Before the season, many predicted this game to be an easy walk in the park for the Northwestern Wildcats. After all, they were the defending Big Ten West champions and the Hoosiers did not necessarily have any standout roster additions from the beginning of the season. This year’s journey has certainly unfolded differently with the Hoosiers aiming at not just a bowl game, but a high-level bowl berth. On the other hand, the Wildcats are struggling to find confidence. With just a lone victory, they actually have a worse record than the Big Ten cellar-dwellers: Rutgers.
With that said, the Hoosiers played a complete game to handle and take care of business against the Wildcats with a final score of 34-3. We breakdown some notable takeaways from the game below.
You Miss 100% of the (Deep) Shots You Don’t Take
Hockey legend Wayne Gretzky once uttered those words, and if he rooted for IU football, he would have enjoyed the Hoosiers’ persistence with the deep pass on Saturday night. It didn’t always work, but Indiana stretched Northwestern’s defense by allowing quarterbacks Michael Penix and Peyton Ramsey to let it fly. It started in the first quarter.
On IU’s first play after recovering a fumble in Northwestern territory, offensive coordinator Kalen DeBoer went for the haymaker, dialing up a long ball from Penix to redshirt freshman Miles Marshall. The quarterback used a play action fake to RB Stevie Scott, stepped up to avoid pressure, and took a shot. Northwestern covered Marshall well, so the pass fell incomplete. Still, this play made it clear: IU would play aggressively in pursuit of win #7.
After going the entire first quarter without a catch, star WR Whop Philyor would get Penix’s attention in the second. On back-to-back plays, Penix found the Big Ten’s leading receiver for significant yardage. On the first play, a 2nd & 8 from the IU 17, Penix looks away from his first option, senior Nick Westbrook, then fires a missile to Philyor down the seam for 41 yards. On the following play, Penix connects with Philyor on a deep crossing route to pick up 35 more. The key to success on both plays was rock-solid protection from IU’s revamped offensive line.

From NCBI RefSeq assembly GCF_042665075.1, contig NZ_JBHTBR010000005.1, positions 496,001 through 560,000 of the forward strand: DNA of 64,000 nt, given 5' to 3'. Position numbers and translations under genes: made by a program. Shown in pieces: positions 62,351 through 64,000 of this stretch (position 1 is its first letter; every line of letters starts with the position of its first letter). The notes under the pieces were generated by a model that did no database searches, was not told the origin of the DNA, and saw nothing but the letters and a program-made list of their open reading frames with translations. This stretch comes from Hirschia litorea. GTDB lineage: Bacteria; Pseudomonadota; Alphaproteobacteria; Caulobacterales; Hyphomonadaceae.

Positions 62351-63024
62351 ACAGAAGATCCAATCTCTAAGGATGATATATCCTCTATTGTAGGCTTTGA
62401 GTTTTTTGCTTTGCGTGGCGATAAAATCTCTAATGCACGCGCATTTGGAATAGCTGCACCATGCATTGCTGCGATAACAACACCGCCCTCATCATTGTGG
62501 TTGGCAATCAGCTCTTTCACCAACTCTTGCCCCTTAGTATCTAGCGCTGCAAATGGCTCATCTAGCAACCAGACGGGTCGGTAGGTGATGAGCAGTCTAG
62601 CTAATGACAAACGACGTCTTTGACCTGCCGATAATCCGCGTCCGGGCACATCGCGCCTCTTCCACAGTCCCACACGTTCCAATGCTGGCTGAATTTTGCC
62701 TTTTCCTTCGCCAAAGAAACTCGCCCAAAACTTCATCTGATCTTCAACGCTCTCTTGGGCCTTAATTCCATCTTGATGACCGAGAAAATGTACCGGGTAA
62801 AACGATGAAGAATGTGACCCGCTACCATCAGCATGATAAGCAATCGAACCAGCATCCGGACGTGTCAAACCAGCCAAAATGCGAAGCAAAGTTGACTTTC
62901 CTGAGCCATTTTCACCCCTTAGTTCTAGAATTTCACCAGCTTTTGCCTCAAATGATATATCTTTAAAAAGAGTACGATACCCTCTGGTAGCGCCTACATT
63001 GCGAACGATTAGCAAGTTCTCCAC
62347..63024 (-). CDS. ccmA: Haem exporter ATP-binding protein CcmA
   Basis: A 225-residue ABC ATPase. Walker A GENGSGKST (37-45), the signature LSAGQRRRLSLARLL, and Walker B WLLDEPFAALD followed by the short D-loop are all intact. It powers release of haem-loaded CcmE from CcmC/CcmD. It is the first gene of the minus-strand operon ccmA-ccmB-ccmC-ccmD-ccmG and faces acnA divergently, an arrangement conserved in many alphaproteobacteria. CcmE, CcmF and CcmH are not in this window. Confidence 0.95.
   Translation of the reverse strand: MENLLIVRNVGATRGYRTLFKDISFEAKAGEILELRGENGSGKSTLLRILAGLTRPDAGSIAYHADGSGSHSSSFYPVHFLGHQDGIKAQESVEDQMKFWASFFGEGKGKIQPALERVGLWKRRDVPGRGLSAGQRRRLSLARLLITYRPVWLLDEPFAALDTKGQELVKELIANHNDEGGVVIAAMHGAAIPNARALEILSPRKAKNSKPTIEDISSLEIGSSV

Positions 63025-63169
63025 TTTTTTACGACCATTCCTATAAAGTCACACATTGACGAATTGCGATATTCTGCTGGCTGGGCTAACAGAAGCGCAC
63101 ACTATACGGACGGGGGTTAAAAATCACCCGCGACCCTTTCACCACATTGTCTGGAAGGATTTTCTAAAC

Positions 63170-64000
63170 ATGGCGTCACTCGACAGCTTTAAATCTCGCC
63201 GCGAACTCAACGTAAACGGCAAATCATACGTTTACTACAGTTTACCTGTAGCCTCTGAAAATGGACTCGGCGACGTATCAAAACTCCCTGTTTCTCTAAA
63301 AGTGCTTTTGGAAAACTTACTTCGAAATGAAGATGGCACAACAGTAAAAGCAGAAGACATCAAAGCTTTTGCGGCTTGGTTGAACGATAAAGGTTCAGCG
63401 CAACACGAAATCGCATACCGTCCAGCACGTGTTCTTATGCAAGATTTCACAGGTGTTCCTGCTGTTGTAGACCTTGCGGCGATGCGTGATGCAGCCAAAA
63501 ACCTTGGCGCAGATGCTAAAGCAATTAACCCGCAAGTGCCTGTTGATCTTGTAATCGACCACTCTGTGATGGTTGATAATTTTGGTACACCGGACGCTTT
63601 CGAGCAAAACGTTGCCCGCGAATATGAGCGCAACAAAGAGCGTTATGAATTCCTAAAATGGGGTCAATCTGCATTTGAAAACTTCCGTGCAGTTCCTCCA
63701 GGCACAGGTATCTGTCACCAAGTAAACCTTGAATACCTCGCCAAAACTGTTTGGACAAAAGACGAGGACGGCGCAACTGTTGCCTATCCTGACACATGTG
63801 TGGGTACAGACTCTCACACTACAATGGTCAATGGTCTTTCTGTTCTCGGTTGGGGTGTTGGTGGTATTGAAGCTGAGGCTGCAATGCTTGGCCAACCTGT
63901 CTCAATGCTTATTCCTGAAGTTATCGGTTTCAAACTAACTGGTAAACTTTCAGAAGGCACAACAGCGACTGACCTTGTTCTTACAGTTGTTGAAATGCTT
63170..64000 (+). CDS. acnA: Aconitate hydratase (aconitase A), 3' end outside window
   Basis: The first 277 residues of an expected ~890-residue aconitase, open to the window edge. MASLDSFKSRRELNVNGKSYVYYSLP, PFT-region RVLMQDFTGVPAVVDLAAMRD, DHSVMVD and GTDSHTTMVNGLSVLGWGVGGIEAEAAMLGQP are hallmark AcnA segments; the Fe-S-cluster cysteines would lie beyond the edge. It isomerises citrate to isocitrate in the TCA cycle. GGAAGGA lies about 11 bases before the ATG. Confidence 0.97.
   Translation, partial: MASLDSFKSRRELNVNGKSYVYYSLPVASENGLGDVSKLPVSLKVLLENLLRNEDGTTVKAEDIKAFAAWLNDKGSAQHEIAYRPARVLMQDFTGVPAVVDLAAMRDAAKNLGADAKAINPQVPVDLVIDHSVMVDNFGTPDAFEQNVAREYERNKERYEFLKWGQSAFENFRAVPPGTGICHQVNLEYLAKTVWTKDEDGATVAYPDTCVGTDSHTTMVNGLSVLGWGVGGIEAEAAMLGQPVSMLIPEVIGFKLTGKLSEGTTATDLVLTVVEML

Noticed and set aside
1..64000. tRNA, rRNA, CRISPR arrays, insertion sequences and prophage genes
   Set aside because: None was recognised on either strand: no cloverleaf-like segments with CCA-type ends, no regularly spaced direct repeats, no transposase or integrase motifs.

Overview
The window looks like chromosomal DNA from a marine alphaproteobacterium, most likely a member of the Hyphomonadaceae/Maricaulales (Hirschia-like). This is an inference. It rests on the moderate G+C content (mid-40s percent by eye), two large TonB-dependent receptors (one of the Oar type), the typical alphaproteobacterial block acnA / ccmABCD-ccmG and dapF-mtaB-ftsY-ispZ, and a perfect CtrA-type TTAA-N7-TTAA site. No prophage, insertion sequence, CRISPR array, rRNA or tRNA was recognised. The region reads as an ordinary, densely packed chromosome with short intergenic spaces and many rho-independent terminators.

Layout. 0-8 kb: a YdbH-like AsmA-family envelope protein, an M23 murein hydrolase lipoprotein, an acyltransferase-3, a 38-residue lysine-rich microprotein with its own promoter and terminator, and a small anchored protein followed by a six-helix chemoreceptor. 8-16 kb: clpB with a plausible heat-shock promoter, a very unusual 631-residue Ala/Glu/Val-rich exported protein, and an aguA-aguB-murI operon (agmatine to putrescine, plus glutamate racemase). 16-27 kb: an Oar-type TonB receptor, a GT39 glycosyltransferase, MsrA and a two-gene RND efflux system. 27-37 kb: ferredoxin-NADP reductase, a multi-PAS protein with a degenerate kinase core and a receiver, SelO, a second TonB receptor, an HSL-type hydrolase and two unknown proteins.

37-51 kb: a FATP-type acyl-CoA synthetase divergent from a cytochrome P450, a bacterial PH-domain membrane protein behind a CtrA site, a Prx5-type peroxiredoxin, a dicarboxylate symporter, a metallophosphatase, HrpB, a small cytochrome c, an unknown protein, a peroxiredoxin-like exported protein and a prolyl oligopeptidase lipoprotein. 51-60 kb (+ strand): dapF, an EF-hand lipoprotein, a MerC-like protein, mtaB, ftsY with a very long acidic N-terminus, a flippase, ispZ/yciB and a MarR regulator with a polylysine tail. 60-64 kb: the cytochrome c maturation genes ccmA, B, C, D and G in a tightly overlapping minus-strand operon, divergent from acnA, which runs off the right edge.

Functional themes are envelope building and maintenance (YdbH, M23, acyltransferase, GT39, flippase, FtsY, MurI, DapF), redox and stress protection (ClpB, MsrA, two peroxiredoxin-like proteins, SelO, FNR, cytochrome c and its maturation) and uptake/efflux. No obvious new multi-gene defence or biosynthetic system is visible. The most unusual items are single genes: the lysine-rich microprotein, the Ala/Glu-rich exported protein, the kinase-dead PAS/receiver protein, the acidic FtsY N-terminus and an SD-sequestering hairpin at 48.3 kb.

Even when Ramsey entered the game, DeBoer would not take the foot off the gas pedal, even with a four-possession lead. On a 3rd & 7 from the IU 44, Ramsey took the snap, briefly looked over the middle to hold the safety, then lobbed a ball down the left sideline for junior WR Donavan Hale. Hey, A.J. Hampton (#11)…you got Mossed.
Deep passes like these have led to Indiana recording 112 passing plays of 10+ yards this year, good for 5th in the nation, and 39 completions of 20+ yards, which ranks 14th. Last year, IU had 105 and 37, respectively, in those categories for the whole season, which ranked in the 80s.
Naturally, not every deep ball will result in a successful big play. In this second quarter stretch, Penix misfired on back-to-back-to-back attempts down the field. On the first one to emerging wide receiver Ty Fryfogle, Penix likely anticipated an offsides flag and wanted to take advantage of the “free play”. However, the officials rightly deemed the Northwestern player never crossed the neutral zone. On the third attempt, replays showed that Northwestern corner J.R. Pace grabbed Fryfogle’s jersey. Officials will miss calls, though, and Indiana deserves credit for not letting it affect them. Going forward, expect the Hoosiers to challenge Penn State’s, Michigan’s, and Purdue’s secondary down the field with Penix and Ramsey.
Indiana recovered three Northwestern fumbles during the contest leading to 14 points on the scoreboard. The first two fumbles occurred on the first play of their respected drives and the third ended the first half. The timing of the fumbles hurt the Wildcats as their defense was forced to trot right back onto the field against the high powered Indiana offense.